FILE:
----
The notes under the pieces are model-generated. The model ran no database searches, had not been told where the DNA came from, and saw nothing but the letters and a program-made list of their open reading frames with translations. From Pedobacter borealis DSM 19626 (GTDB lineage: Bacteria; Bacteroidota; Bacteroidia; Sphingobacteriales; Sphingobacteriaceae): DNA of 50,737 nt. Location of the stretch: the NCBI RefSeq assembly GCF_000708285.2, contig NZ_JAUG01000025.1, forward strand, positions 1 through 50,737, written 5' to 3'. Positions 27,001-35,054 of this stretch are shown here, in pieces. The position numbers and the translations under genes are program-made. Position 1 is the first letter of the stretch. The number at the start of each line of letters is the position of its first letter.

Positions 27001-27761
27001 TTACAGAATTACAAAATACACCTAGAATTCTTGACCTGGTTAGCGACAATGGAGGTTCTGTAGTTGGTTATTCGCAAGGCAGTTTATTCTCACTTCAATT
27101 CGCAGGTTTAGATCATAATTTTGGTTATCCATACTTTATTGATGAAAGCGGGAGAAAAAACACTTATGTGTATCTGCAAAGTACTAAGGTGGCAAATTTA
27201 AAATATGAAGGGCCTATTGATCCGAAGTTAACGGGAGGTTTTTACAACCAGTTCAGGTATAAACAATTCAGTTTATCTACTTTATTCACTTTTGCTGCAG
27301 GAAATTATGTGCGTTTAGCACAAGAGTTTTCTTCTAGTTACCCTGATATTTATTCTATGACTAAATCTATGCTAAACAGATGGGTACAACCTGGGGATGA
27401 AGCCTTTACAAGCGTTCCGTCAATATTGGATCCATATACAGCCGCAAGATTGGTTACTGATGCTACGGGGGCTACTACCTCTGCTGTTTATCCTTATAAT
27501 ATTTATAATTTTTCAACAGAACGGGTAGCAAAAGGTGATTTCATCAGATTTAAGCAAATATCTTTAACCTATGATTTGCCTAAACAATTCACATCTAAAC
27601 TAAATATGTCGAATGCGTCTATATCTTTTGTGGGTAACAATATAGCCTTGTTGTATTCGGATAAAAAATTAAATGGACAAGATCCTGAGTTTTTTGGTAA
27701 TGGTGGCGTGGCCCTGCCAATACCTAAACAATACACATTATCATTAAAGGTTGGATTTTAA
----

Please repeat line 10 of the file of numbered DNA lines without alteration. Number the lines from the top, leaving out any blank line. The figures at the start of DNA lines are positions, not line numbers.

27701 TGGTGGCGTGGCCCTGCCAATACCTAAACAATACACATTATCATTAAAGGTTGGATTTTAA